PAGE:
What Is Chronic Venous Insufficiency?

By Reeder Vein Institute
August 15, 2016

hronic Venous InsufficiencyWhen the veins in your legs have difficulty pumping enough blood back to the heart, this is called chronic venous insufficiency (CVI). CVI occurs when the valves in the veins of the legs don’t work properly, causing fluid to collect and pool, which can lead to varicose veins and other problems. You are more at risk for developing CVI if you are older, female, overweight, a smoker, or have a family history of varicose veins.

What Causes CVI?
CVI in the leg can develop for many reasons, including:

  • Deep vein thrombosis, in which blood clots are present in deep veins
  • An irregular passageway between an artery and a vein
  • Inflammation of the vein (phlebitis)
  • Problems with blood coagulation (thrombophilia)
  • Being extremely overweight
  • High blood pressure inside the leg veins

What are the Symptoms?
If you experience any of the following, you may have CVI:

  • Chronic swelling in the legs and ankles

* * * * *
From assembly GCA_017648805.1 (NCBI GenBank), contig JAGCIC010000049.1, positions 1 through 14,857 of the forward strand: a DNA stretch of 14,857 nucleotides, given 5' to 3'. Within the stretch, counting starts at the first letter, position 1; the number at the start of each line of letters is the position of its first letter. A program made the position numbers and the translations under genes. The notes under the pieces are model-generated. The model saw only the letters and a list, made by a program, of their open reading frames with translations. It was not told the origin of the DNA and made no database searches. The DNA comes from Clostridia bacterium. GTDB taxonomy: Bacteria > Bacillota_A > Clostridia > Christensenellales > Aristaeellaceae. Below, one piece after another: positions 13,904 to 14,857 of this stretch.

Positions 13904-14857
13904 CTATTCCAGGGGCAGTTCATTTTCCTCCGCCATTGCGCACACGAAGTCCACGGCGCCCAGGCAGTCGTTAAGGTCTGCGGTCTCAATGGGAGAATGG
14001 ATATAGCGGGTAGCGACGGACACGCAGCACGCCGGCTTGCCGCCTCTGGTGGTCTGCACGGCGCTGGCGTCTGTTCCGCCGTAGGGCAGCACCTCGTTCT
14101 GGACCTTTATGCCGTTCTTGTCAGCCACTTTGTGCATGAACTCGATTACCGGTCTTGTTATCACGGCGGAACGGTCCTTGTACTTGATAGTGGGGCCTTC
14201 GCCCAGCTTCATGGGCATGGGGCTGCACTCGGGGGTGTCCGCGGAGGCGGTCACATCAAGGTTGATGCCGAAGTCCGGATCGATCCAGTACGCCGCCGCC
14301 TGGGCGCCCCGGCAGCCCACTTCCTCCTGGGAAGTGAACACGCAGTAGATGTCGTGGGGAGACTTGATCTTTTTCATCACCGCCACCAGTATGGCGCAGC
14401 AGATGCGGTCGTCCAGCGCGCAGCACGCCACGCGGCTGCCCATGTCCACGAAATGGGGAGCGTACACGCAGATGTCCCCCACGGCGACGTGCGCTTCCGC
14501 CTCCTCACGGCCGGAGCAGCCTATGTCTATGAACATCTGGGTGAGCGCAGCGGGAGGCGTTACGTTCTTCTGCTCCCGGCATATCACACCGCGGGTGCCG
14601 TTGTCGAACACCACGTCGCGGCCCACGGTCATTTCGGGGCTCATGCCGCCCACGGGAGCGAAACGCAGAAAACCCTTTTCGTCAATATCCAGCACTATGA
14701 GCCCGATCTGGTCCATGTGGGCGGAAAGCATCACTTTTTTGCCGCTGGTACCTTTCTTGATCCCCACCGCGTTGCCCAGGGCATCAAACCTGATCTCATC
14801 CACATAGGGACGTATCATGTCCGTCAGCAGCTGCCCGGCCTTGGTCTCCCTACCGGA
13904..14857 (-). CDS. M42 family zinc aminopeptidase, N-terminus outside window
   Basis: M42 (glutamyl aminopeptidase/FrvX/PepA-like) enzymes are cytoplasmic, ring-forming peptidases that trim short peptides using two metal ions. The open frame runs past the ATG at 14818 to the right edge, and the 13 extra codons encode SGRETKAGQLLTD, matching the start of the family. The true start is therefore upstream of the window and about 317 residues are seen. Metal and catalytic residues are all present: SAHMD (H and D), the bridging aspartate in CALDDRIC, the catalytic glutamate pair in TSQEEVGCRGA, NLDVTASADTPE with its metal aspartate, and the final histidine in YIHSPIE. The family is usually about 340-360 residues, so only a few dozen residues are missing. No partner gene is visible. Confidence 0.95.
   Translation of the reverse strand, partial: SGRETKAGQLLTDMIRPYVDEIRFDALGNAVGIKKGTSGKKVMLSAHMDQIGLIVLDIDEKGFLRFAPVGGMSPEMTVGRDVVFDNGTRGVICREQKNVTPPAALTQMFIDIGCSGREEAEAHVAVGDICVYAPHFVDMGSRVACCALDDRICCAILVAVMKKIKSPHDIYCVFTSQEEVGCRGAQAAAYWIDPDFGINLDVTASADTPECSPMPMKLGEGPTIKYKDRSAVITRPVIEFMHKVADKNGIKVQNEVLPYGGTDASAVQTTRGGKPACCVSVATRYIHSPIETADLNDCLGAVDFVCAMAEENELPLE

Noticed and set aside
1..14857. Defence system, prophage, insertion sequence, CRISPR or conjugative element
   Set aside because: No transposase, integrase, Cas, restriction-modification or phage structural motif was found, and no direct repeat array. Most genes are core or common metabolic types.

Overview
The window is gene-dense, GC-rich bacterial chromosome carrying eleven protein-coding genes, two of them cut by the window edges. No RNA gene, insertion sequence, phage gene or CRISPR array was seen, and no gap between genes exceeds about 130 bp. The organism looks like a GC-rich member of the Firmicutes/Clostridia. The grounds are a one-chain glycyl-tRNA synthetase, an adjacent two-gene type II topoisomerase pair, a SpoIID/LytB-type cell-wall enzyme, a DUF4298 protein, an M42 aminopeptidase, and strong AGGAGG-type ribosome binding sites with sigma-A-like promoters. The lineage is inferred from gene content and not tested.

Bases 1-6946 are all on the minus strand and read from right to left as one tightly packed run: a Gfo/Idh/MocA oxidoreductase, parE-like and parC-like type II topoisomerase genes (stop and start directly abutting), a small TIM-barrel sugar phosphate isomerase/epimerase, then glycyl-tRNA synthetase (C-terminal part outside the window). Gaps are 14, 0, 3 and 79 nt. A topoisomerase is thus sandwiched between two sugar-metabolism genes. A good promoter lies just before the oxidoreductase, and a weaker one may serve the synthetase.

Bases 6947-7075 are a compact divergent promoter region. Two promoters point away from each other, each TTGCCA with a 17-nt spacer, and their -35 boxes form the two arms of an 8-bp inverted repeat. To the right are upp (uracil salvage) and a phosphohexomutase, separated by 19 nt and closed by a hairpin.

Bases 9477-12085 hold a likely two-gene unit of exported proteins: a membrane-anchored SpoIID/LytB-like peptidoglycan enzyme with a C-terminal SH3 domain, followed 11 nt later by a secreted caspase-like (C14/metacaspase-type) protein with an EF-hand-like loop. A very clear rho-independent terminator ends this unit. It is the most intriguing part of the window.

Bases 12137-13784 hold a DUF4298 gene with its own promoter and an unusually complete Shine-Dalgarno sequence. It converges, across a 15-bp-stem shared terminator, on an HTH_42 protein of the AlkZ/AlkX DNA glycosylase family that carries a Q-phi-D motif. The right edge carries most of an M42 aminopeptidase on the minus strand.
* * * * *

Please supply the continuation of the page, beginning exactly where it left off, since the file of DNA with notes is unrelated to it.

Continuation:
• Varicose veins
  • Tight feeling calves or itchy painful legs
  • Darkening in the skin (hyperpigmentation)
  • Skin thickening
  • Venous ulcers that are sometimes very resistant to treatment
  • Inflammation
  • Cellulitis
  • Pain (an indicator in venous disease that is often overlooked and undertreated)

How is it treated?
Your doctor may recommend the following to treat CVI:

  • Wearing compression stockings to reduce pain and swelling and help venous ulcers heal
  • More exercise like walking to increase blood flow
  • Regularly elevating your legs to lessen the pooling of fluid and reduce swelling
  • Configuring your bed using pillows or a bed wedge so that your feet are above your heart

Could you be at risk for chronic venous insufficiency? Contact Reeder Vein Institute.
For more information about diagnosing and treating CVI, contact us today.  You can reach us directly at 972.566.3040 in Dallas or 817.438.7260 in Fort Worth.  We look forward to hearing from you!

Chronic Venous Disease (CVD)

Category:


Leave a Reply

Your email address will not be published. Required fields are marked *